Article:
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Meegan v. Brown

SUPREME COURT OF THE STATE OF NEW YORK Appellate Division, Fourth Judicial Department


October 2, 2009

IN THE MATTER OF ROBERT P. MEEGAN, JR., INDIVIDUALLY AND AS PRESIDENT OF BUFFALO POLICE BENEVOLENT ASSOCIATION, AND BUFFALO POLICE BENEVOLENT ASSOCIATION, PETITIONERS-RESPONDENTS,
v.
BYRON W. BROWN, AS MAYOR OF CITY OF BUFFALO, MCCARTHY GIPSON, AS COMMISSIONER OF POLICE, AND CITY OF BUFFALO, RESPONDENTS-APPELLANTS.

Appeal from a judgment (denominated judgment and order) of the Supreme Court, Erie County (John A. Michalek, J.), entered May 29, 2008 in a CPLR article 78 proceeding. The judgment, inter alia, directed respondents to fill certain vacancies in the Buffalo Police Department within 45 days of the date on which the vacancy was created.

PRESENT: HURLBUTT, J.P., FAHEY, PERADOTTO, GREEN, AND PINE, JJ.

MEMORANDUM AND ORDER

It is hereby ORDERED that the judgment so appealed from is unanimously reversed on the law without costs, respondents' motion is granted and the petition is dismissed.

Memorandum

Petitioners commenced this CPLR article 78 proceeding seeking, inter alia, to compel respondents to fill certain vacancies in the Buffalo Police Department within 45 days of the date on which the vacancy was created pursuant to a memorandum of agreement (agreement) between petitioner Buffalo Police Benevolent Association (PBA) and respondent City of Buffalo (City). The agreement, which modified the parties' collective bargaining agreement (CBA), required the City to maintain a minimum number of police officers in the ranks of detective, lieutenant, and captain. The "45-day rule" set forth in the agreement provided that, "[i]n the event the minimum for a rank position falls below the stated minimum, the vacancy shall be filled within 45 days of the created vacancy."

We conclude that Supreme Court erred in denying respondents' motion to dismiss the petition. As the City correctly contends, the failure of petitioners to exhaust their administrative remedies pursuant to the CBA precludes them from seeking relief under CPLR article 78 (see Matter of Plummer v Klepak, 48 NY2d 486, 489-490, cert denied 445 US 952; Matter of Hall v Town of Henderson, 17 AD3d 981, lv denied 5 NY3d 714; Matter of Chyu v County of Chautauqua, 115 AD2d 989). "It is the rule in New York that once it is established that a petitioner is obligated to arbitrate his [or her] grievance under an applicable collective bargaining agreement, his [or her] failure to do so operates as a bar to [a CPLR] article 78 proceeding" (Matter of Prey v County of Cattaraugus, 79 AD2d 205, 207). Article XI of the CBA provides that "[a]ny grievance or dispute . . . between the parties regarding the application, meaning or interpretation of this [CBA] shall be settled" in accordance with a four-step grievance procedure, culminating in binding arbitration. There is no question that the issues raised by petitioners in this proceeding fall within the broad scope of the grievance procedure established by the CBA and, indeed, the PBA has previously grieved alleged violations of the 45-day rule in accordance with Article XI.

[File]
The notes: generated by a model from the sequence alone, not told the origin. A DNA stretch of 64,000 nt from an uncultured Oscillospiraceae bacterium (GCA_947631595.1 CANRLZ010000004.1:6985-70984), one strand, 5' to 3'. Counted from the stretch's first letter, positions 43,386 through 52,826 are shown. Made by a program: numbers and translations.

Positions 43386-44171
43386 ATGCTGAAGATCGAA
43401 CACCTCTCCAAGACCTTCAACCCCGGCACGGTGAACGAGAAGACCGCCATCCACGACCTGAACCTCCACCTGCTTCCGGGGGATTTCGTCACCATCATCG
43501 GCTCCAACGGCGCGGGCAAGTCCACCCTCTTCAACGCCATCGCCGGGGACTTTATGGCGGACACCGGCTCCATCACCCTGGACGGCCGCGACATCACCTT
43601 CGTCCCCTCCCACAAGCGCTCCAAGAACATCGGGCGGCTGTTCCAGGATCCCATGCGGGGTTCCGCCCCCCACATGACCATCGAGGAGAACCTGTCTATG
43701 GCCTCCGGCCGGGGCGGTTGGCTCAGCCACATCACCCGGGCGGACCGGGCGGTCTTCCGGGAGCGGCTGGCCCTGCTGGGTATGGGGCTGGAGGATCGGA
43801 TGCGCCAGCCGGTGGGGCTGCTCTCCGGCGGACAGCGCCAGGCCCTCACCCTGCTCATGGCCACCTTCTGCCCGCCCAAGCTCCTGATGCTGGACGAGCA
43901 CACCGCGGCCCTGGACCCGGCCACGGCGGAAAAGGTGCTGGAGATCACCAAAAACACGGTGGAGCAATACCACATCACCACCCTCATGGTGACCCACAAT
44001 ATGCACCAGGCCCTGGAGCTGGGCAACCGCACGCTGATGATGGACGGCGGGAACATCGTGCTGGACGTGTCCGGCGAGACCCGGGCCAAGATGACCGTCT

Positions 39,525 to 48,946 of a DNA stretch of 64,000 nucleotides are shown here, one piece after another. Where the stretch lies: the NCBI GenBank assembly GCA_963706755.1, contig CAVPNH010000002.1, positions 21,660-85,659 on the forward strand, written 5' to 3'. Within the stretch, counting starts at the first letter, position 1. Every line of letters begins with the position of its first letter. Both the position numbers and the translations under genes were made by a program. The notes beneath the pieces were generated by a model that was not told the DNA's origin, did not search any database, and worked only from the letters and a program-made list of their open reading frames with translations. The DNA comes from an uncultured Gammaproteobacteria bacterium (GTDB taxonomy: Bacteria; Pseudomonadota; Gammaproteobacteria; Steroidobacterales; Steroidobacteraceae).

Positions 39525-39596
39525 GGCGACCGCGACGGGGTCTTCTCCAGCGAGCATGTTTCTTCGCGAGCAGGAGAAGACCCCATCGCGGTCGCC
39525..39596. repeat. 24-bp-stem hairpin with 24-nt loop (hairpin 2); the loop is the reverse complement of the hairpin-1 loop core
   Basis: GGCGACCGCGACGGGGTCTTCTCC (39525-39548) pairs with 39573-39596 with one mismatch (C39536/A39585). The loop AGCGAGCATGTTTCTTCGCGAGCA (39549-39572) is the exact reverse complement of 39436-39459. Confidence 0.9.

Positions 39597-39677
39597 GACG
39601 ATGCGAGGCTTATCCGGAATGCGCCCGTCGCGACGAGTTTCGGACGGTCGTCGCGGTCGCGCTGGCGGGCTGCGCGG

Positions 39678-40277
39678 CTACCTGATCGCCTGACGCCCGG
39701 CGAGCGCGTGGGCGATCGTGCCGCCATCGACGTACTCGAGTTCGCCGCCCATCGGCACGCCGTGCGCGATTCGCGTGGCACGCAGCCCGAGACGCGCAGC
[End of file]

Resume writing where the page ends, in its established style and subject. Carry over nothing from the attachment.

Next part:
Contrary to the contention of petitioners, we conclude that they failed to establish the futility of participating in the grievance procedure and that they therefore were excused from exhausting their administrative remedies (see Matter of Amorosano-LePore v Grant, 56 AD3d 663, 665; see generally Watergate II Apts. v Buffalo Sewer Auth., 46 NY2d 52, 57). Indeed, in previously arbitrated disputes arising out of the City's alleged violation of the 45-day rule, the PBA has received the remedy that it sought, i.e., retroactive pay for police officers appointed to vacancies outside the 45-day time period. Also without merit is the further contention of petitioners that their participation in the grievance procedure would be futile because an arbitrator lacks the authority to direct the City to appoint a particular individual from the applicable civil service eligibility list. In support of that contention, petitioners assert that only the courts may order such appointments, but in fact the courts similarly lack the authority to order the appointment of any particular individual to a vacant position (see generally Civil Service Law § 61; Matter of Andriola v Ortiz, 82 NY2d 320, 324, cert denied 511 US 1031).

20091002

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